A patient's body may slowly slide when the person is in bed for a long time. The person may ask to be moved up higher for comfort or may need to be moved up so a health care provider can do an exam.
Moving a patient in bed
You must move or pull someone up in bed the right way to avoid injuring the patient's shoulders and skin. Using the right method will also help protect your back.
It takes at least two people to safely move a patient up in bed.
Friction from rubbing can scrape or tear the person's skin. Common areas at risk for friction are the shoulders, back, buttocks, elbows, and heels.
Never move patients up by grabbing them under their arms and pulling. This can injure their shoulders.
Preparing to move the patient
A slide sheet is the best way to prevent friction. If you do not have one, you can make a draw sheet out of a bed sheet folded in half. Follow these steps to prepare the patient:
- Tell the patient what you are doing.
- Make the bed flat.
- Roll the patient to one side, then place a half rolled-up slide sheet or draw sheet against the person's back.
- Roll the patient onto the sheet and spread the sheet out flat under the person.
- Make sure the head, shoulders, and hips are on the sheet.
The goal is to pull, not lift, the patient toward the head of the bed. The two people moving the patient should stand on opposite sides of the bed. To pull the person up both people should:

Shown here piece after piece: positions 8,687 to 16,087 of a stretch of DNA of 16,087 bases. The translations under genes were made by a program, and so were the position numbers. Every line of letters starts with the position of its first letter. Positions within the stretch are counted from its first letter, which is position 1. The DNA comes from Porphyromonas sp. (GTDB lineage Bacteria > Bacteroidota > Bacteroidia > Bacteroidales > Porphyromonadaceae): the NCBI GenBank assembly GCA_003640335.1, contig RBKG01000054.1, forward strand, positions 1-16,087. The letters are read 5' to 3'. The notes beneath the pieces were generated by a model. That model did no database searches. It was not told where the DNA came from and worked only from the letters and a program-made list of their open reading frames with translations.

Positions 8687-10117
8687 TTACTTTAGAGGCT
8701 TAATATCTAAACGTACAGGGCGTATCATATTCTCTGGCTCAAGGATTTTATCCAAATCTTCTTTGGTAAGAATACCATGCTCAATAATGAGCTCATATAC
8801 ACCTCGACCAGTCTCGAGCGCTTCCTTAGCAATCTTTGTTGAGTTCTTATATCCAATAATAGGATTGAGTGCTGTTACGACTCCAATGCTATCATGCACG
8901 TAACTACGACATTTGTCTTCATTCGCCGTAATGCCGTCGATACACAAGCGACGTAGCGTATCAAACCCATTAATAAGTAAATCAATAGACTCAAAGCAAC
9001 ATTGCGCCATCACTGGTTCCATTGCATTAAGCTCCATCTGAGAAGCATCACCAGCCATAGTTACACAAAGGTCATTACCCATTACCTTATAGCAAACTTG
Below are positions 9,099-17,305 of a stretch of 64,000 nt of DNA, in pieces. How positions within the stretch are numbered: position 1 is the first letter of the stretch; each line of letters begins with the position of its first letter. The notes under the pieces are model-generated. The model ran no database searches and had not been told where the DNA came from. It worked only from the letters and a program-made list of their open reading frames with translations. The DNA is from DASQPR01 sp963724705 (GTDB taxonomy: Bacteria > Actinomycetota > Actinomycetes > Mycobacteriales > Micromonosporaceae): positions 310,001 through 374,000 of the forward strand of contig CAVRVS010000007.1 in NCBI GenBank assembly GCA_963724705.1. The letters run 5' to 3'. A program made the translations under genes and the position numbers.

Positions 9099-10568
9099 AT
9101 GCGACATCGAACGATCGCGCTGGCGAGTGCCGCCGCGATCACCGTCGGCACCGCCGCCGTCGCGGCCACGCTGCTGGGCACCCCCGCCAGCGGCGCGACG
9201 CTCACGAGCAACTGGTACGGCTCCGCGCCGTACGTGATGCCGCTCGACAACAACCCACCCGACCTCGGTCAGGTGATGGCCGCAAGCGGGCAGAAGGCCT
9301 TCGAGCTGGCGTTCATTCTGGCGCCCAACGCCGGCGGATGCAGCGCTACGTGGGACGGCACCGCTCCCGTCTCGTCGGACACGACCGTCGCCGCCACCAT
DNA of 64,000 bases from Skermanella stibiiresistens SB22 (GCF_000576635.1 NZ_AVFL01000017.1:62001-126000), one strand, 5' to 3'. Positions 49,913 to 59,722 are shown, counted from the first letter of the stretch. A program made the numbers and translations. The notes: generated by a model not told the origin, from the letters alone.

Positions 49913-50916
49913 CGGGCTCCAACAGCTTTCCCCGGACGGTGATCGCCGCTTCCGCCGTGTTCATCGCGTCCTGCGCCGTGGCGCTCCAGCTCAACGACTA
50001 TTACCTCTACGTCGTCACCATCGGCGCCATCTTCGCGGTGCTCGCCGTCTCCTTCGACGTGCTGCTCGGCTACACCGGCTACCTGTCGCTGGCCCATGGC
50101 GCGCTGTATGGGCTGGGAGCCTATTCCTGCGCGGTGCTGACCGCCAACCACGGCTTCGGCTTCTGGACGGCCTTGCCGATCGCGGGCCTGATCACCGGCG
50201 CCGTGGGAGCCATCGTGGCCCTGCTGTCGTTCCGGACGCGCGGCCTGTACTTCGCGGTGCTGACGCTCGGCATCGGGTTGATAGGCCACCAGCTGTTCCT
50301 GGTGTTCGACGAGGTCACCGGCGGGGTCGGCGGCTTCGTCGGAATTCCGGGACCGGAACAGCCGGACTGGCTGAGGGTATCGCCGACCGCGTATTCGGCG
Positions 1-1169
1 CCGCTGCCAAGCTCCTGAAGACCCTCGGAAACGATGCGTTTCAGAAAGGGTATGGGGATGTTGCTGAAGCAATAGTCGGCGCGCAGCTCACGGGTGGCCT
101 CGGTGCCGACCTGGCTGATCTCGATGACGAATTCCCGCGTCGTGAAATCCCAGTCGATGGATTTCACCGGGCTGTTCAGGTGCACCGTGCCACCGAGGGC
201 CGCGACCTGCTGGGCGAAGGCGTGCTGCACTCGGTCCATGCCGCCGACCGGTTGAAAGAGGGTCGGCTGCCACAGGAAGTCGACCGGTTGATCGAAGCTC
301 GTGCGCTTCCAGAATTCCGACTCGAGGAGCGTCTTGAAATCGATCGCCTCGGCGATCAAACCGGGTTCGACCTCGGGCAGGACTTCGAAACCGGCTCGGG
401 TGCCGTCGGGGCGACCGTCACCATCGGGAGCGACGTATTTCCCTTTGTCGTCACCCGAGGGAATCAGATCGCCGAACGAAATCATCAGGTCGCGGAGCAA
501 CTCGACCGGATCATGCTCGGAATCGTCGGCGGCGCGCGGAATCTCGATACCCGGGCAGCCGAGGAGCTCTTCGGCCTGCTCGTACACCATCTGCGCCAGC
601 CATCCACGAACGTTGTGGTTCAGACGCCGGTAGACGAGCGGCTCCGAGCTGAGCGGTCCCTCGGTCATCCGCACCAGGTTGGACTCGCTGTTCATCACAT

- Grab the slide sheet or draw sheet on the side of the bed closest to you.
- Put one foot forward as you prepare to move the patient.
- On the count of three, move the patient by pulling the sheet toward the head of the bed. You may need to do this more than once to get the person in the right position.
If using a slide sheet, remove it when you're done.
If the patient can help you, ask the patient to:
- Bring the chin up to the chest and bend the knees. The patient's heels should remain on the bed.
- Have the patient push with the heels while you pull up.
Body mechanics and positioning. In: Smith SF, Duell DJ, Martin BC.Clinical Nursing Skills
Update Date 2/4/2014
Updated by: Linda J. Vorvick, MD, Medical Director and Director of Didactic Curriculum, MEDEX Northwest Division of Physician Assistant Studies, Department of Family Medicine, UW Medicine, School of Medicine, University of Washington. Also reviewed by David Zieve, MD, MHA, Bethanne Black, and the A.D.A.M. Editorial team.